These abortive attempts at legislation were useful in their way, for they helped to keep the question before the public, and drew attention to the points in our banking system requiring reconsideration, as evidenced by the recent failures. It was evident, however, that no legislation on such an important subject could be satisfactory unless it was effected under the responsibility of the government; and accordingly the government, under the pressure of public opinion, determined to deal with the matter themselves.

In February, 1879, the Chancellor of the Exchequer, in the House of Commons, indicated the intentions of the government; but as these seemed to contemplate no more than to make the provisions of the Act of 1862 more elastic, and to give greater facilities for registering under that Act, and to amend certain technical difficulties which had cropped up under it, they were considered wholly inadequate.

Meanwhile the question was further ventilated by the introduction of other bills by private members impatient of delay, and by meetings of different classes of joint-stock banks. In this way time was gained to look at the matter from all sides, and there was thus less fear that it would be dealt with in a slipshod fashion, or under the influence of panic feeling, which might have led to drastic and heroic remedies, which might possibly have proved worse than the evils they sought to cure.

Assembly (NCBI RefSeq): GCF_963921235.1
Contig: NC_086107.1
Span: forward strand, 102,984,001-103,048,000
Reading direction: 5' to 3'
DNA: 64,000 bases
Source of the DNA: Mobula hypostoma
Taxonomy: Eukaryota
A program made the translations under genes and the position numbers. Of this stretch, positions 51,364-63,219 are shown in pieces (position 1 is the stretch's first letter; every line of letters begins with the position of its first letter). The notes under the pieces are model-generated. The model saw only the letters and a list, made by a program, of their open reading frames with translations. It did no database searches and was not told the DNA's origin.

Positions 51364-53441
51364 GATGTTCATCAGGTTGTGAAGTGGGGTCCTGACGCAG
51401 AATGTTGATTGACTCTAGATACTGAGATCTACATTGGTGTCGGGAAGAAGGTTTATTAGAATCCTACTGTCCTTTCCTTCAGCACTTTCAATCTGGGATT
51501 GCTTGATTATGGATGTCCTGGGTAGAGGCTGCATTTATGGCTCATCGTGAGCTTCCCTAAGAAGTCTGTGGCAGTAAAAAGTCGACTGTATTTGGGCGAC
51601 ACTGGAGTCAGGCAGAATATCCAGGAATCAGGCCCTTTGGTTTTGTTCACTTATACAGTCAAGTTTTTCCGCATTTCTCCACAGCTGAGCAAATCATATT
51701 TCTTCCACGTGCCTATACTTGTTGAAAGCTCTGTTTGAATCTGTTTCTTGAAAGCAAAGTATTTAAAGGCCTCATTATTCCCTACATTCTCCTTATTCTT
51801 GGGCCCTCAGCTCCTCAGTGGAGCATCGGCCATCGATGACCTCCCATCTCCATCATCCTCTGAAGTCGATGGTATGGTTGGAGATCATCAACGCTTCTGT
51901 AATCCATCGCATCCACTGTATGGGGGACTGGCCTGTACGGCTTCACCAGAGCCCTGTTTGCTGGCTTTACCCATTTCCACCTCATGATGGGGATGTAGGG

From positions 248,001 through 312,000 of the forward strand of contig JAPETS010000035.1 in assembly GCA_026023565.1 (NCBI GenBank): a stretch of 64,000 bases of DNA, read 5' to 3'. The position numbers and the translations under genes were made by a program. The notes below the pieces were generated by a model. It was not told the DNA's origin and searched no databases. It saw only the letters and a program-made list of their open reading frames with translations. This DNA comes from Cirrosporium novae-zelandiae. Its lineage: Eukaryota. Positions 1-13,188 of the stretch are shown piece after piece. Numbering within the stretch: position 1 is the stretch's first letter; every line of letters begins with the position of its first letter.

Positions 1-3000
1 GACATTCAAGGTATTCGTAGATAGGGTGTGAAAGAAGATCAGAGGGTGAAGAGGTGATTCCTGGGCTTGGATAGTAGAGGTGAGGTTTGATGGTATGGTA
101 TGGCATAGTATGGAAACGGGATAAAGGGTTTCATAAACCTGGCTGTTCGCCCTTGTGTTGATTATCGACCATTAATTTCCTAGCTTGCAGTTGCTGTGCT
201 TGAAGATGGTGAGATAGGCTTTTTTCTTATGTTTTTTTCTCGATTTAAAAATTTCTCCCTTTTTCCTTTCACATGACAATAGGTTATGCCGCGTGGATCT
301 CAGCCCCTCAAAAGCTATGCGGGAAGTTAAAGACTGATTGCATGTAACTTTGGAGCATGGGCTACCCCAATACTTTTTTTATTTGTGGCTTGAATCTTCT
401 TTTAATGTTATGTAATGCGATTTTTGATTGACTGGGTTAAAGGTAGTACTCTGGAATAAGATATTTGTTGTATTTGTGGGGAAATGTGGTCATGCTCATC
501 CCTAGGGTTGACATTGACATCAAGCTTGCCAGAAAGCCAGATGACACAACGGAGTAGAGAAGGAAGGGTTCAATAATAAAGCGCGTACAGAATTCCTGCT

Having patiently obtained all the information it was possible to get, the Chancellor of the Exchequer on the 21st of April introduced his measure, entitled, " A Bill to amend the Law with respect to the Liability of Members of Banking and other Joint-Stock Companies, and for other purposes."

The main objects of the bill were to establish the new principle of "Reserve Liability," giving a reserved liabi-litv as regards the general debts of the company, but an unlimited liability as regards the note issues; to enact that all banks registering under the act should take the title of

" The------Reserve Liability Banking Company," or, " The

------Banking Company, Limited by Reserve;" to provide for a compulsory and independent audit; and to prescribe a uniform form of balance-sheet.

The characteristic of reserve liability, as set forth in the bill, was that the amount thereof should only be called up in case of failure, and for the purposes of the liquidation; and that it should amount to a sum equal to, or some multiple of, the nominal amount of the share in respect of which it was payable.

In addition to these objects there was another very important one, to the effect that no bank of issue should be allowed to register as a reserve liability company so long as it had any establishment as a bank in any part of the United Kingdom other than that in which the head office or principal place of issue was situate. This was the eighth clause.